In about 1987, when I was a student at Edinburgh University, one of our lecturers was speaking about some aspect of the history of the Reformation in 16th century Germany. During the course of his lecture, he referred to one of the reformers as “the nigger in the woodpile.” He then paused, realised that it probably wasn’t the wisest expression to use, said something apologetic, and moved on. It was a mildly amusing moment, but nobody batted an eyelid, or said anything about it afterwards. We knew that it was an colloquial expression, and we knew what he meant.
Even in the 1980s, one didn’t say the word “nigger” in polite company. Indeed, as a child in the mid-1960s it was made clear by my parents that it was a word that we didn’t use. For a politician to use the expression in 2017 strikes me as remarkably inept.
But, according to the BBC, that is exactly what Conservative MP Anne Marie Morris did.
“Ms Morris was discussing the impact of Brexit on the UK’s financial services industry at an event organised by the Politeia think tank, which was attended by other MPs. Suggesting that just 7% of financial services would be affected by Brexit, she reportedly said: “Now I am sure there will be many people who will challenge that but my response and my request is look at the detail – it isn’t all doom and gloom.” She went on: “Now we get to the real nigger in the woodpile, which is in two years what happens if there is no deal.”
And, as the BBC headline put it, “MP Anne Marie Morris suspended for racist remark.”
What is interesting about this is that she was not actually speaking about race at all, and I would guess that the subject of race didn’t actually enter her mind when she used the expression. To put it another way, she did not say anything racist, and to describe her words as a “racist remark” seems to be stretching the truth to breaking point – at least according to my understanding of the phrase. It would be much more accurate to say that she was suspended for using an offensive word.
Which brings us to the reaction.
“Announcing the suspension, Theresa May said she was “shocked” by the “completely unacceptable” language. “I immediately asked the chief whip to suspend the party whip,” she said in a statement. “Language like this has absolutely no place in politics or in today’s society.””
Well, there you go. An MP can be suspended for using bad language in a public meeting. Personally, I think this is silly beyond belief, and a sign that the country, or at least the Prime Minister, has gone raving mad.
However, more to the point, I think what ought to be said is that it looks to me like the crime of Anne Marie Morris is remarkably like the crime of Tim Farron – at least, if it is true (as most people seem to believe) that Farron resigned because of views he held on same-sex relationships. That crime is offending people of a certain group.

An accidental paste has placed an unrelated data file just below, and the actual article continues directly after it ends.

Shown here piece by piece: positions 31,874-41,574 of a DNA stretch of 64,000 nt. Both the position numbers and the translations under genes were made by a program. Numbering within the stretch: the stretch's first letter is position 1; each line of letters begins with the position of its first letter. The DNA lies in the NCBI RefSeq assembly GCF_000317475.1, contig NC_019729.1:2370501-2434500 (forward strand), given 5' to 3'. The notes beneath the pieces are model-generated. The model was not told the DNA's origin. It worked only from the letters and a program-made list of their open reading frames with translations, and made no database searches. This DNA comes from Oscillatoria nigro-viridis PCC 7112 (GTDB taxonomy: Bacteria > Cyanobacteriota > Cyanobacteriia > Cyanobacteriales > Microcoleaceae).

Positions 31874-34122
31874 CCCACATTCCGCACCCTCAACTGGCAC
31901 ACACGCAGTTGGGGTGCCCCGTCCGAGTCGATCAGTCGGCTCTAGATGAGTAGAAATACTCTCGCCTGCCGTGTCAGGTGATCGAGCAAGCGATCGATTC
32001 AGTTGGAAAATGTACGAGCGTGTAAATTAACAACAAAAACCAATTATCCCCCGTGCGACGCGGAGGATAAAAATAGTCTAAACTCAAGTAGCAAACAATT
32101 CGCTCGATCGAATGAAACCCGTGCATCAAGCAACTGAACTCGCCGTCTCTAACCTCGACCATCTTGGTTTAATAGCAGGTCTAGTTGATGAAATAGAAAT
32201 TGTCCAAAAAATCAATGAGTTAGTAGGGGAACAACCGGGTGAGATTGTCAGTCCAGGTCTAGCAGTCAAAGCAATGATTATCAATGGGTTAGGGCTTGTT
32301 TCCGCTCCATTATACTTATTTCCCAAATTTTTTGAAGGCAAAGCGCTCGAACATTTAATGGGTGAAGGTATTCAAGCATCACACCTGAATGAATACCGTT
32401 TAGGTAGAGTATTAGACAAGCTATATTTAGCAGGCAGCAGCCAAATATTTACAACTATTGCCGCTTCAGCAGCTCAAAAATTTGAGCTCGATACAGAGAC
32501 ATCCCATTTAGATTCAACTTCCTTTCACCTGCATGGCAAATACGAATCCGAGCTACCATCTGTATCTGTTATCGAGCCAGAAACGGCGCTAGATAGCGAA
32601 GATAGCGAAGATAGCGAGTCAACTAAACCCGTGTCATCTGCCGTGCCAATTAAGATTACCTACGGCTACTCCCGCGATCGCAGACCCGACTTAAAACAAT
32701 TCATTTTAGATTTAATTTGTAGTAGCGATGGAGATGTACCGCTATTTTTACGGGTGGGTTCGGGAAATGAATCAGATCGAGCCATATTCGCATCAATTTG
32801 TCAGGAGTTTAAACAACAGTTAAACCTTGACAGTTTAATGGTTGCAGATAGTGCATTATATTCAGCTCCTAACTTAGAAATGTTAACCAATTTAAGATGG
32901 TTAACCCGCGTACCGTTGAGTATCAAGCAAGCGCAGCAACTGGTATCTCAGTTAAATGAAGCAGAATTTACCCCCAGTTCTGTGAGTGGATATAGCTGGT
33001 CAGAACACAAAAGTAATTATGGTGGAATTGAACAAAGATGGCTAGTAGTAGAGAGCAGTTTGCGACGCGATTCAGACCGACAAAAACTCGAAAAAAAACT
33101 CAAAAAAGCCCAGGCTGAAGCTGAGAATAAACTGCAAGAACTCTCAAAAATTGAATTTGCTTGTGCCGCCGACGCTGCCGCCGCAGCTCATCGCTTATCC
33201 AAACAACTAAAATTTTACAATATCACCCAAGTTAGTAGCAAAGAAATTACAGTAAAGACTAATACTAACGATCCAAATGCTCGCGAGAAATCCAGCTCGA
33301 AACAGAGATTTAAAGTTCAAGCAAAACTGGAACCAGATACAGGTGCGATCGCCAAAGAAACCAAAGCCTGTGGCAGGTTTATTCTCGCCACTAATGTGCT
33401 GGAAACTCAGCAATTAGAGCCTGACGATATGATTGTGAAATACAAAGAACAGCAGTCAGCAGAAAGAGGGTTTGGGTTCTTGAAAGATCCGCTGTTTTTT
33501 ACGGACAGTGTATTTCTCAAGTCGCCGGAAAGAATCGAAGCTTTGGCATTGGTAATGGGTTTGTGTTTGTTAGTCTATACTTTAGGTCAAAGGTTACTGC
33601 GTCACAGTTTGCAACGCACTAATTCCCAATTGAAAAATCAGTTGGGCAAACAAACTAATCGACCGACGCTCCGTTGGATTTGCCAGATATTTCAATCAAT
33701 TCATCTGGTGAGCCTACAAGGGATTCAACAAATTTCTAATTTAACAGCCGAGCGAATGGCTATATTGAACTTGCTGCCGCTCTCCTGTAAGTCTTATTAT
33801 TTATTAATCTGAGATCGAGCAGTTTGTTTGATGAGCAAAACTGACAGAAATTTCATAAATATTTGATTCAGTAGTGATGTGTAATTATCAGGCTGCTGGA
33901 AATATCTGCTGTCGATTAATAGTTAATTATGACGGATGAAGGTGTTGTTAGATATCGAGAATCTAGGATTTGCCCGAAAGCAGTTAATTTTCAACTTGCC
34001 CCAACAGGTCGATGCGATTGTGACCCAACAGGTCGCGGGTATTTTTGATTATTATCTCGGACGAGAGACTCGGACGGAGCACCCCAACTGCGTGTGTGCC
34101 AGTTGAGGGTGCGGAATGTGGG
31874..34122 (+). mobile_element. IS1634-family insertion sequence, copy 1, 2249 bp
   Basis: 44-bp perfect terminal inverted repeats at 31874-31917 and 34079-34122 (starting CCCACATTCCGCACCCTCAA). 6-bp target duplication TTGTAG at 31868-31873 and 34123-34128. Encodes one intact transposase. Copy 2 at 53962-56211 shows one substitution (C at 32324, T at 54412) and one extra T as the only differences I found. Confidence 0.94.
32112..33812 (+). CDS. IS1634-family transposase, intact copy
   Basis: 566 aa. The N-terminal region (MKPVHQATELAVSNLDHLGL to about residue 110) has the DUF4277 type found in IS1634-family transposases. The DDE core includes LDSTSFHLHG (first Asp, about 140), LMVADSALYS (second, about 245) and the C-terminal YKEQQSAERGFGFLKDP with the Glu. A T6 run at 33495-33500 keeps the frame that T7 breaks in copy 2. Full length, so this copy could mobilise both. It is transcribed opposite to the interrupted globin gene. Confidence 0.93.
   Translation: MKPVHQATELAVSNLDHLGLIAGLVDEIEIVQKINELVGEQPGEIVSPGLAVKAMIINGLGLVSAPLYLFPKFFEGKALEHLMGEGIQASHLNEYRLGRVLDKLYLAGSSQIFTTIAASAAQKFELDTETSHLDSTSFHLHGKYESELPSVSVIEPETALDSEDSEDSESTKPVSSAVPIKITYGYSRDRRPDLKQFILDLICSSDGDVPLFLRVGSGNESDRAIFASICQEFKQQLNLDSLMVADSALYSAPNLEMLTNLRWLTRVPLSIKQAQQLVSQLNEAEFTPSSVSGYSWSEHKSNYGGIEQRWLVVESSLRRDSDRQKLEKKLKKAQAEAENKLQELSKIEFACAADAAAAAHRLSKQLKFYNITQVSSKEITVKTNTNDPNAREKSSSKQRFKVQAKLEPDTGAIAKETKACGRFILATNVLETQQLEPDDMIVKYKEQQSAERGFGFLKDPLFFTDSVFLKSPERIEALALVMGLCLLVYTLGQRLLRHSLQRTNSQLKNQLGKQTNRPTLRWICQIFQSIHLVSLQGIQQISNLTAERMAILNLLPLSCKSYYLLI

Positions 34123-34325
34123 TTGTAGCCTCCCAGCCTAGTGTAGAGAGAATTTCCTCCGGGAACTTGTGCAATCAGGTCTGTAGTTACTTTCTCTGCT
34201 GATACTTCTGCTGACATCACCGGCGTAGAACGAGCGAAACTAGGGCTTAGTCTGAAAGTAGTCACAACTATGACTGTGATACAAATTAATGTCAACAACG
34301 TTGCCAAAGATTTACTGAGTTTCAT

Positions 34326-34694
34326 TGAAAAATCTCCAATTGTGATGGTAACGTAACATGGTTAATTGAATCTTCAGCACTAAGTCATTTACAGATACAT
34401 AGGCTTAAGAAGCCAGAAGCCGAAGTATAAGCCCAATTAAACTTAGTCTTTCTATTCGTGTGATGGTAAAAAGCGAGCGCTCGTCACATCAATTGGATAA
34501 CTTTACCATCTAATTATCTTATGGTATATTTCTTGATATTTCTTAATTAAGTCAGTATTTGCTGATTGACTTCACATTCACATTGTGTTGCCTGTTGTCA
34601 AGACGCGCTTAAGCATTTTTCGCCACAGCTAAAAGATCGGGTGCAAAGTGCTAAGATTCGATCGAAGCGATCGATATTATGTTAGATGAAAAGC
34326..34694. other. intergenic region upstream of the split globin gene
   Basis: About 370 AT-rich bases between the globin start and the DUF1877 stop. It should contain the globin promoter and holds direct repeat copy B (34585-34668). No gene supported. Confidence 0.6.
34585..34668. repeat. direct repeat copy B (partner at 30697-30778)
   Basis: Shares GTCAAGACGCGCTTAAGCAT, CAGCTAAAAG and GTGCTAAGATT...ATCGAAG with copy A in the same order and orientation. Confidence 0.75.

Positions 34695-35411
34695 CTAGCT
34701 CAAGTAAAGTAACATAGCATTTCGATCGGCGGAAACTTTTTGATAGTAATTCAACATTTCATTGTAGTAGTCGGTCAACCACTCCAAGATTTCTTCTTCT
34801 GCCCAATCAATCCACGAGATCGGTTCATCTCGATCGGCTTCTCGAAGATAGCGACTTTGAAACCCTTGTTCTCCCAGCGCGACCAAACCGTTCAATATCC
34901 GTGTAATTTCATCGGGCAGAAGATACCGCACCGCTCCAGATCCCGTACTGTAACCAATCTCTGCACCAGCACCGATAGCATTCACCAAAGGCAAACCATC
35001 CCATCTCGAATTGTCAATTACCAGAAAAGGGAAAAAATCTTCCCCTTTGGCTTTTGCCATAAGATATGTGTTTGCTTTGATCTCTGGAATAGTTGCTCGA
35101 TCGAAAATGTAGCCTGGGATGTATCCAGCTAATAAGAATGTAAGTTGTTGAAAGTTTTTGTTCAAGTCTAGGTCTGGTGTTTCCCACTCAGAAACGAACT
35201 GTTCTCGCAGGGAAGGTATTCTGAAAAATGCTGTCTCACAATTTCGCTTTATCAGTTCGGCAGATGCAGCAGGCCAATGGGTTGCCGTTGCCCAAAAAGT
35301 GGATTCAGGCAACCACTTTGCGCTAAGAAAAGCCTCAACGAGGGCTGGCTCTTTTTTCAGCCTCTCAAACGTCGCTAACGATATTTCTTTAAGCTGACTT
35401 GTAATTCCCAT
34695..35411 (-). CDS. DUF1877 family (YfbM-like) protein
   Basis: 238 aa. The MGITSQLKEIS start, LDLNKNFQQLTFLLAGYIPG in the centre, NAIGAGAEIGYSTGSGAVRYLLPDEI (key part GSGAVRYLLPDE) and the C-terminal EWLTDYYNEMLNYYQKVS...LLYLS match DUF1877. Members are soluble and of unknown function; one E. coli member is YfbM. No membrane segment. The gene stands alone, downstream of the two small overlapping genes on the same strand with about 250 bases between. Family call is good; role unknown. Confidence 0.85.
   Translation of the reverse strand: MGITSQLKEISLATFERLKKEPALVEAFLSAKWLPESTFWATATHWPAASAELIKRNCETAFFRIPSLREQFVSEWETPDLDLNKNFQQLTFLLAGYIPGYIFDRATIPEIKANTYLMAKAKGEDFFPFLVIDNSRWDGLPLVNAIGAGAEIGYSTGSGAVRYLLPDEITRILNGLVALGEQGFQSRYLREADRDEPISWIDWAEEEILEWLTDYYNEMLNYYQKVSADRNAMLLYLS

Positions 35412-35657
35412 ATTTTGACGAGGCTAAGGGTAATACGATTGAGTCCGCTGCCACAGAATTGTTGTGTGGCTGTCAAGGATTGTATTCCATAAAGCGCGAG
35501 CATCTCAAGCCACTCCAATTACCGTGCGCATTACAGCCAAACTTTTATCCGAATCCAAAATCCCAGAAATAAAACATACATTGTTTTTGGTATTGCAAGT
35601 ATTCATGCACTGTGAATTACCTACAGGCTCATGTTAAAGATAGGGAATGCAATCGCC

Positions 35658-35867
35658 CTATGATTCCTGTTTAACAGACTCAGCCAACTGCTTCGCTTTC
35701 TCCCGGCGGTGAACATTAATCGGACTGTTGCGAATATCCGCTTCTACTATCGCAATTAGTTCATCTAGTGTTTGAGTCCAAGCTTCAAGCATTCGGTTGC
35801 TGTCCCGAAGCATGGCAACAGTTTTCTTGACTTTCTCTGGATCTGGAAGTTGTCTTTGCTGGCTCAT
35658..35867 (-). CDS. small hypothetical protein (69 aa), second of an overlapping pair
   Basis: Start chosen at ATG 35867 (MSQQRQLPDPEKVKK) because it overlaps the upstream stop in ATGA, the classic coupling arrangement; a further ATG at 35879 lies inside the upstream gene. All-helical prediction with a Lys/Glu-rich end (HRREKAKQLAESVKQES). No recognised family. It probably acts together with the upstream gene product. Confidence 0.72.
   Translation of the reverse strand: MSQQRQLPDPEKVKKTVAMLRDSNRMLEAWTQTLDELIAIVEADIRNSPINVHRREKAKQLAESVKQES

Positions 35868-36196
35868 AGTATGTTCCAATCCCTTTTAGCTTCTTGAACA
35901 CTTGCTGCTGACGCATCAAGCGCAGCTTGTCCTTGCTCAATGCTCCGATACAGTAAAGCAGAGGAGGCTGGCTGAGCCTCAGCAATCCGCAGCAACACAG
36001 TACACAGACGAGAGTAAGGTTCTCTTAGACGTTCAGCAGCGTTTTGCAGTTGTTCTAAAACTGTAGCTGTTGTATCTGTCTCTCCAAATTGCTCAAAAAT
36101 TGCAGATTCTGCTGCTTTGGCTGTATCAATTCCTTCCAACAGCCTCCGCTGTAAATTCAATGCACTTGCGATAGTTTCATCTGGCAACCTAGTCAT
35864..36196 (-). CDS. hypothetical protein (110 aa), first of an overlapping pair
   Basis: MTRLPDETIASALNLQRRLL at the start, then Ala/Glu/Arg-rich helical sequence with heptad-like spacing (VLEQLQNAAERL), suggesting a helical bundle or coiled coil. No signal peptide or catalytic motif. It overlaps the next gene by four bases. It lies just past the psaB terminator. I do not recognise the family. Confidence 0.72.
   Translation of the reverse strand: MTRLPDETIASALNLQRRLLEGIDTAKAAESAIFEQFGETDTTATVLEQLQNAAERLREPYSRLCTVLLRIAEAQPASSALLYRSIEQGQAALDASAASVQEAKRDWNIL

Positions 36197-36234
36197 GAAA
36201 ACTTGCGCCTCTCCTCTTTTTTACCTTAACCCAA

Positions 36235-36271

Hence, former MP David Laws wrote:
But as a gay man, I do not wish to be “tolerated”. I wish to be respected for who I am. And I want a party leader whose respect for human equality comes before outdated and frankly offensive religious views.
Laws was speaking about how he felt – and the use of the word “offensive” tells us that he was offended by certain views that he understood Tim Farron to hold. David Laws was offended not because Tim Farron had offended him personally, but because Tim Farron’s view about a certain group – a group that had suffered because of “prejudice” (a word that Laws used 6 times in his short piece) – were offensive.
And that is exactly the same the same as the crime of Anne Marie Morris. She said something that was offensive, and because it concerned a group that has suffered because of prejudice, she had to be suspended.
I think that it is worth noting that David Laws managed to use the word “outdated” to refer to traditional Christian teaching four times in his piece. The point is that the times are changing. Forty years ago, Farron’s views would not have caused him any political problems, and Morris’s choice of words would not have gotten her suspended.
And, perhaps more to the point, just as it seems pretty clear that Farron holds no hostility at all towards people based on their sexual preferences, there is also not a shred of evidence that Morris holds any hostility to people based on their race.
What should we think?
Three quick comments:
1. When Farron resigned, he said “To be a leader, particularly of a progressive liberal party in 2017 and to live as a committed Christian and to hold faithfully to the Bible’s teaching has felt impossible for me.” The reaction of Theresa May indicates suggests that the Conservative Party are also a “progressive liberal party” in 2017 – or at least, Theresa May thinks they should be.
2. In one of my articles about the resignation of Tim Farron I wrote
“. . . nobody went after Tim Farron because he was a Christian. They went after him because he was suspected of not being an orthodox believer in the tenets of political correctness. And in a “progressive liberal party in 2017” there will be no room for those who transgress that orthodoxy.
I think that what happened to Anne Marie Morris illustrates that perfectly.
3. I dare say Tim Farron would not like to be compared to Anne Marie Morris, and might argue that his crime was completely different. I also suspect that a lot of Christians in Britain will not appreciate me saying this.
But we need to face up the fact that increasingly, holding to the teaching of the Bible on certain matters is likely to make Christians, to use the Prime Minister’s words, “completely unacceptable” to many people, and mean that we may be seen as having “absolutely no place in politics or in today’s society.”
It seems to me that Christians, more than ever before, need to be as wise as serpents and innocent as doves. Particularly when we are in the midst of politicians.